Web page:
New Study on Mary Jane and the Creatives/Code Hustlers

New Study on Mary Jane and the Creatives/Code Hustlers

Yo, what’s good? It’s ya boy Dan, comin’ at you live with some fresh news. You know how everyone always says that weed helps with creativity? From Paris in the 20s to Silicon Valley in the 2000s, marijuana has been a go-to for artists and techies alike. Stephen Jay Gould and Louis Armstrong were both fans of the green, with Louis even calling it an “assistant and friend”. But is there really something special about Mary Jane that makes her the ultimate muse? A recent study is throwing some shade on that theory.

Christopher Barnes, a professor of organizational behavior at the University of Washington’s Foster School of Business and one of the authors of the study, says that “almost everyone thinks that cannabis makes them more creative. And it seems like that assumption is not supported by the data.” The researchers initially thought that cannabis indirectly increased creativity by making users feel happier. After all, getting high tends to lift moods, which could lead to a change in mindset that fuels creativity. But when they had third-party raters judge the creativity of both users and non-users, they didn’t see a difference.

To really put this theory to the test, researchers designed a randomized controlled trial comparing the creative outputs of light cannabis users who had just smoked versus those who had not. The results showed that participants who had smoked weed believed their own ideas were more creative compared to those who were sober – but third-party raters didn’t see a difference. The stoners also thought other people’s ideas were more creative than non-users did.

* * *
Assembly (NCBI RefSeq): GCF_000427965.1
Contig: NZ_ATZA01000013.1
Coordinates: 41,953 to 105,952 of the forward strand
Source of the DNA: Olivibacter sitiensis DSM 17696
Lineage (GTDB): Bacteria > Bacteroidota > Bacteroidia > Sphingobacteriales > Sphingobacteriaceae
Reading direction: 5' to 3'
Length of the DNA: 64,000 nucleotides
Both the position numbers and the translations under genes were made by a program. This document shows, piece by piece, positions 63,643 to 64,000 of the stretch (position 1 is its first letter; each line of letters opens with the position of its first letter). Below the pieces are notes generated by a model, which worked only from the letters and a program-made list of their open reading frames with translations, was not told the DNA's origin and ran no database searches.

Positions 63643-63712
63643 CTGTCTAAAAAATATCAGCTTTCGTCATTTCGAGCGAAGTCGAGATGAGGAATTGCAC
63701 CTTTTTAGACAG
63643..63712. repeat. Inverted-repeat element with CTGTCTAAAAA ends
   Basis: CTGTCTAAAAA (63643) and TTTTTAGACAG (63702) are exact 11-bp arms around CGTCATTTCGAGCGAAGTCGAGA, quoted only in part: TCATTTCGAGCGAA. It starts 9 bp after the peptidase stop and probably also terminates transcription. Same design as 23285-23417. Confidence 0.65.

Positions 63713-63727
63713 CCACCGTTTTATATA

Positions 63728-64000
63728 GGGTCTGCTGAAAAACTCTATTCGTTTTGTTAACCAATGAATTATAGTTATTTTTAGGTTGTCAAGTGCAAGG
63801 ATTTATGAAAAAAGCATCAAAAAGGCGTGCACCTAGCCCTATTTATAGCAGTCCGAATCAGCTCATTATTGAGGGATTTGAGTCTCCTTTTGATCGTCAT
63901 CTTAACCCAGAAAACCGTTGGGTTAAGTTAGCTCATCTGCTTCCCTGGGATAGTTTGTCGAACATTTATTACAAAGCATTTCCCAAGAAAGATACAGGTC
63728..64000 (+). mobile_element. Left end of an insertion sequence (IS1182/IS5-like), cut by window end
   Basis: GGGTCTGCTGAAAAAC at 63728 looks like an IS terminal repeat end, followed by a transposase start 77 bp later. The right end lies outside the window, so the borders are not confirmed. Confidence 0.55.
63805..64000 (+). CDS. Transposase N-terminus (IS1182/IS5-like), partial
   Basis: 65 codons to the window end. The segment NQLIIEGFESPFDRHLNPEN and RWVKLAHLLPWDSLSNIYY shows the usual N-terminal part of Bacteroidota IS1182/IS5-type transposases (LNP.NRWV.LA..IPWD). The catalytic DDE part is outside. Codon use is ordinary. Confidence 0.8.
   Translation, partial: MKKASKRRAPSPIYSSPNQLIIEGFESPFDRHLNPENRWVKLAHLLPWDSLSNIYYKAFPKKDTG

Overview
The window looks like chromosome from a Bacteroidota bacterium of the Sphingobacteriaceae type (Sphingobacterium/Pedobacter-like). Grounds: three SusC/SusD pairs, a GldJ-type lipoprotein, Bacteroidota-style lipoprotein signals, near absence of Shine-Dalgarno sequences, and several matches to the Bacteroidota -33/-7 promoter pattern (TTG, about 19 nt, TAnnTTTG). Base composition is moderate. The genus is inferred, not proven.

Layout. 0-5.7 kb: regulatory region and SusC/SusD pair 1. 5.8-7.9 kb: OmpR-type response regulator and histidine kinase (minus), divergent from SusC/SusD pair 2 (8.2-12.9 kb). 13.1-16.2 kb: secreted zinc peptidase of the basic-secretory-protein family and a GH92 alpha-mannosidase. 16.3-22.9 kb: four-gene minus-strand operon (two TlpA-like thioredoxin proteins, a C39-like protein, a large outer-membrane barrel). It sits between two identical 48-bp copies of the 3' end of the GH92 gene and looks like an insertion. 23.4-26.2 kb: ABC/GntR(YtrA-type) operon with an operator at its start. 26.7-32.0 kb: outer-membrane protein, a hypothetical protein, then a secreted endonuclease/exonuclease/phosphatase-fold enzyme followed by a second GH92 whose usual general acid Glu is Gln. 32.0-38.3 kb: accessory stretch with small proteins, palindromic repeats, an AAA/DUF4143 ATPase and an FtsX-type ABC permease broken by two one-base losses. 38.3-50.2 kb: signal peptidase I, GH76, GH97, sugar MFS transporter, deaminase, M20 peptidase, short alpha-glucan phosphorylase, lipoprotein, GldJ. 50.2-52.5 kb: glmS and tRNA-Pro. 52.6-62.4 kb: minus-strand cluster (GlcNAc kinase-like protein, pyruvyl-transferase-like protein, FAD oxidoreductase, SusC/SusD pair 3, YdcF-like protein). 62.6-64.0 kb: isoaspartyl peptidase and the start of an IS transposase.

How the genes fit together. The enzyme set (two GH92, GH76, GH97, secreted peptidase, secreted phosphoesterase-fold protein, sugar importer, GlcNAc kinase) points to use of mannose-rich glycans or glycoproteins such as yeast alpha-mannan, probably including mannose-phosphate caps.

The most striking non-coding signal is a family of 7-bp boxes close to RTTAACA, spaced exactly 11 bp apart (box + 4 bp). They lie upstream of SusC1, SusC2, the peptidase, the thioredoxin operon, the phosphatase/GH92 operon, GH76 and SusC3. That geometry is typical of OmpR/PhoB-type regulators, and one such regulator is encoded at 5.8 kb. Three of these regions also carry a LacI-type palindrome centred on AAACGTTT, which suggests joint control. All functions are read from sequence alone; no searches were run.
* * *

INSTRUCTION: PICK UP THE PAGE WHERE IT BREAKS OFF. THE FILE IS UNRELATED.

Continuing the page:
A previous study from 2017 published in Consciousness and Cognition came closer to concluding that cannabis does boost creativity. In this study, cannabis smokers outperformed non-smokers over two tests measuring divergent and convergent thinking. However, the researchers stressed that while cannabis users might be more creative than non-users, cannabis itself is not a creativity booster. The psychoactive compounds in weed stimulate the brain and boost output of all kinds, which can lead users to think they’re being more creative when they’re really not.

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So, what’s the takeaway? Cannabis users tend to have different personality traits than non-users – for example, they’re more likely to be open to new experiences. This is something associated with both cannabis use and heightened creativity. Many artists and creatives swear by cannabis, but whether it actually boosts creativity depends on the person. Your tolerance, how much you smoke, and your creative process will all affect the outcome. As we move towards more AI and tech breakthroughs, it’s likely that there will be more research into this area.

At the end of the day, Lady Gaga said it best: “I smoke a lot of pot when I write music.” So if you’re feeling stuck on that project, maybe light up and see where your mind takes you. But don’t count on Mary Jane to do all the work – in the end, it’s up to you to bring those creative ideas to life.

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